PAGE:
Business in art: It doesn’t have to be hard

Business in art doesn’t have to feel overwhelming.

The art marketing choices you make will be different depending if you’re just starting out, or if you’ve already built your art website and have already been growing your art business online for a few years.

This article isn’t meant to be a shallow list of “best of” places you can upload your art.

Rather it’s meant to be a 10 step guide you can follow from beginner quick wins to more advanced art marketing strategies.

Basically, I’m sharing what you can do immediately if you don’t have your own website to the ideal situation where you do.

You may already be at different stages in this list. So hopefully you can use this as a guide for a starting point and guide to where you should be headed.

1. Select a place to sell your art online.

In order to sale your art, you need a way for people to give you money in exchange for your art. If you’re just starting out and don’t have your own art website then you’ll need to utilize a website that can handle these transactions for you.

Depending on what you’re offering will determine which site is better for you.

Here are quick places you can list your art online for sale and process a payment:

  • Etsy. Perfect if you make small, original, hand made art. This can be anything from small paintings to a variety of other objects.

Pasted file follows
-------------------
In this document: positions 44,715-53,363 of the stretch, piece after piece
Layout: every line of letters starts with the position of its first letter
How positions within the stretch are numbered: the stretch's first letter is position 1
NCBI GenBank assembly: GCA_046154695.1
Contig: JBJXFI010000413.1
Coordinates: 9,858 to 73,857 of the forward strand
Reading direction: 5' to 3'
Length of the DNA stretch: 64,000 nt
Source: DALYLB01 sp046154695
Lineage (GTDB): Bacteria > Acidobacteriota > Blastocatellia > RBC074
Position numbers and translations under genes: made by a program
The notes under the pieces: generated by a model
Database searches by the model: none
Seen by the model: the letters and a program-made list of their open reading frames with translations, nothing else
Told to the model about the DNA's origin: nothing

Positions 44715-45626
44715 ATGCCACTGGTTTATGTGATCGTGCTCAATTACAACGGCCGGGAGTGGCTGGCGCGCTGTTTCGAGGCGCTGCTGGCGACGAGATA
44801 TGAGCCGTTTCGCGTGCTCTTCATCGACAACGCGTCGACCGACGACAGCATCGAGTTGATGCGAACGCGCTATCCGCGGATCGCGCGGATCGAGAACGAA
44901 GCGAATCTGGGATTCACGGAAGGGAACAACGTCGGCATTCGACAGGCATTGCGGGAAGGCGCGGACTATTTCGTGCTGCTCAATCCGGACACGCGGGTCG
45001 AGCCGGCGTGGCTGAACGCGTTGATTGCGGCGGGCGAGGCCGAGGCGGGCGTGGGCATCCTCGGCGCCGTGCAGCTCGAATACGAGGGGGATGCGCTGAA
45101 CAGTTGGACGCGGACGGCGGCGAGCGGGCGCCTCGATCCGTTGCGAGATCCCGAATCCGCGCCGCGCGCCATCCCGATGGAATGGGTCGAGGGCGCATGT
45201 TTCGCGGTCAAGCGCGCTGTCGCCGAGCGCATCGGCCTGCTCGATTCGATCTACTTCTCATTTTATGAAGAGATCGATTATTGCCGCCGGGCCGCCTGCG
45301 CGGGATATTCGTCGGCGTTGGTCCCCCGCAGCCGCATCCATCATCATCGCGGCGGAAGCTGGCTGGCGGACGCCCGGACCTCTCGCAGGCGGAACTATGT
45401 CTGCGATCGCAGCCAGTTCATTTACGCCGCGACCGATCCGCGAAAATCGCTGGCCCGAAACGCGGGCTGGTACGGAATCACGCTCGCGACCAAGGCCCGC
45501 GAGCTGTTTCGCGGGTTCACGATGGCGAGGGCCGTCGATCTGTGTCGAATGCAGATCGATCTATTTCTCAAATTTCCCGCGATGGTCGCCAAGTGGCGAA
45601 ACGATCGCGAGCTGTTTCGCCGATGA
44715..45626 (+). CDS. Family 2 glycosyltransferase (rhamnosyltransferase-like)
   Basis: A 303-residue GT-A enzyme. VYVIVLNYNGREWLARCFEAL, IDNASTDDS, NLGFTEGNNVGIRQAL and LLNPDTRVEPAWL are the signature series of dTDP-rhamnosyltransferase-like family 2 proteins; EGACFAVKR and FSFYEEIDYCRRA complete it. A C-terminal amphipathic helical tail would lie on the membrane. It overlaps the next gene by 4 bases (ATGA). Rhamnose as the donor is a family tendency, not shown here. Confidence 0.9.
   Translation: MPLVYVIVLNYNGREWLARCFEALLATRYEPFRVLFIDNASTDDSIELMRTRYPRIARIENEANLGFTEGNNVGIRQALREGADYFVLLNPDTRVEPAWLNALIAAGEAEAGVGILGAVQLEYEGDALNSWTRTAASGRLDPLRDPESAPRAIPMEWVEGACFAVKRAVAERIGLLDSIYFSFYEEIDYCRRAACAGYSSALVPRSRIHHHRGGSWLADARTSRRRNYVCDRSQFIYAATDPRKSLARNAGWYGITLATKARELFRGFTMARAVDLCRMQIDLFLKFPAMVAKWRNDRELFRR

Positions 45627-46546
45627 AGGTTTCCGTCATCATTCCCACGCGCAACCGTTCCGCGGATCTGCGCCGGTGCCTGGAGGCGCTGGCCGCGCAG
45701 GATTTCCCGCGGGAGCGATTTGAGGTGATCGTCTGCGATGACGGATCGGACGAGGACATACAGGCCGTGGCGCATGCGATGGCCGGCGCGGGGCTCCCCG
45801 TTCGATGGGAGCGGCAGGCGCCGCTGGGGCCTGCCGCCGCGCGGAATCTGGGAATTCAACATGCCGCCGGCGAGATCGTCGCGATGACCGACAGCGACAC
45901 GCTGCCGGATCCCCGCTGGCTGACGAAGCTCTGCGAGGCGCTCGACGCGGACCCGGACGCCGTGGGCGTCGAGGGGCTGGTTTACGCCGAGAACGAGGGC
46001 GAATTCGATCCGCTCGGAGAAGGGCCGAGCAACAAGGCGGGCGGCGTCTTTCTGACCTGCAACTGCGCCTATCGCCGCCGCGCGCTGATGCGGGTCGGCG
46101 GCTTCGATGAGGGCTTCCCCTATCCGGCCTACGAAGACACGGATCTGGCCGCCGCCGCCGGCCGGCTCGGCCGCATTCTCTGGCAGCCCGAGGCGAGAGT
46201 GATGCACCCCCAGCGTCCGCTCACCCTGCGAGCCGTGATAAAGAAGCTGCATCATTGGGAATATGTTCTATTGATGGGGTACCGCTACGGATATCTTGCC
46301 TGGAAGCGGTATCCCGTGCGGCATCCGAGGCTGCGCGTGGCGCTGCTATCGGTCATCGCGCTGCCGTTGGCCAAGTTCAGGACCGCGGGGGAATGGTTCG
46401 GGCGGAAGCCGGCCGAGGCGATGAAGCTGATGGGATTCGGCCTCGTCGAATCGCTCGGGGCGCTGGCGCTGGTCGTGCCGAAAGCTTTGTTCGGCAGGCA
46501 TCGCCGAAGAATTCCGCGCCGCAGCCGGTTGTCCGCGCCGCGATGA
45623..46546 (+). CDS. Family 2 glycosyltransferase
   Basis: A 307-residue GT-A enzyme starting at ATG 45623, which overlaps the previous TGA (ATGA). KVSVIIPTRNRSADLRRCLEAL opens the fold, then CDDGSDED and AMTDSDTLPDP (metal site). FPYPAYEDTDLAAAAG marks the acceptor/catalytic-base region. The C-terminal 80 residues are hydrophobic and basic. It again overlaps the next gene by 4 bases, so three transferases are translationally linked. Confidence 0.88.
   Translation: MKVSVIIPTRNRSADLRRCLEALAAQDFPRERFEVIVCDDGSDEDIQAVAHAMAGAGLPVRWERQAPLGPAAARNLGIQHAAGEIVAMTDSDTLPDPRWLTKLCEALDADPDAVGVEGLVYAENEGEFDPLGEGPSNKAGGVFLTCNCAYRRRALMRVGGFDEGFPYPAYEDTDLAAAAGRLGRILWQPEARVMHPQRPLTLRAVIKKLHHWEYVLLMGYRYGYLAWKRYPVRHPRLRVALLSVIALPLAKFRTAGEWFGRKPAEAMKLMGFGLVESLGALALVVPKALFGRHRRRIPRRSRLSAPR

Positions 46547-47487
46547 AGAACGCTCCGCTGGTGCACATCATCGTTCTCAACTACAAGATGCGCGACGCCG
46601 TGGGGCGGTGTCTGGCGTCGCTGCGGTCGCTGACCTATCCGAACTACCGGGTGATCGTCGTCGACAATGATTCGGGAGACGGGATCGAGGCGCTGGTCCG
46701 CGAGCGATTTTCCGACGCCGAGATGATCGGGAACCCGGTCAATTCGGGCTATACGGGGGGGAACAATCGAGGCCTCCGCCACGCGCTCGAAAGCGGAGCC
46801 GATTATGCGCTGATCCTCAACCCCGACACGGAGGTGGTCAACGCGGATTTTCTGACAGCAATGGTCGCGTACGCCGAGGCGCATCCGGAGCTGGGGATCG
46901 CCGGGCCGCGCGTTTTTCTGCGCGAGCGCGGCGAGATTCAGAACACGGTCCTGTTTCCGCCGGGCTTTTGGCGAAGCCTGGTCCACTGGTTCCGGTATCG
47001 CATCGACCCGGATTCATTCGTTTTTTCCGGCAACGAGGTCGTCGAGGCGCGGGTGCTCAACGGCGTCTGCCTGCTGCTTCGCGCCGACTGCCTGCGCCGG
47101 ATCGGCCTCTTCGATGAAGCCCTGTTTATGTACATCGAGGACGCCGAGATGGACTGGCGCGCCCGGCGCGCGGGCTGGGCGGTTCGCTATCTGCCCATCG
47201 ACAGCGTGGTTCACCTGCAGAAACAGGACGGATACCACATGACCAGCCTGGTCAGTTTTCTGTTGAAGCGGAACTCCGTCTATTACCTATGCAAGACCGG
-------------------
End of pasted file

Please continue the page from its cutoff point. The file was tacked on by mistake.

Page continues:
• Society6. A great solution for artists who want to sell their work printed on objects.
  • SaatchiArt. Perfect for fine artists who want to sell high-quality prints (with framing options), originals works, and even commissions. However they do take a 35% commission from each sale, so price accordingly.

NOTE: These online art stores are temporary solutions until you eventually build your own art website.

2. Pick one social media platform.

If you’re setting out to sell your art online from scratch, have no website, and literally haven’t existed online before then this step is for you. Pick one and only one social media platform to break the ice with.

It’s up to you whether you pick Instagram, YouTube, Facebook. Each has their own logistics, quirks, and types of crowds.

However, just pick ONE platform and consistently share your creative process and work on it minimally once a week. Taking your time to write a few meaningful sentences to go along with the images you share.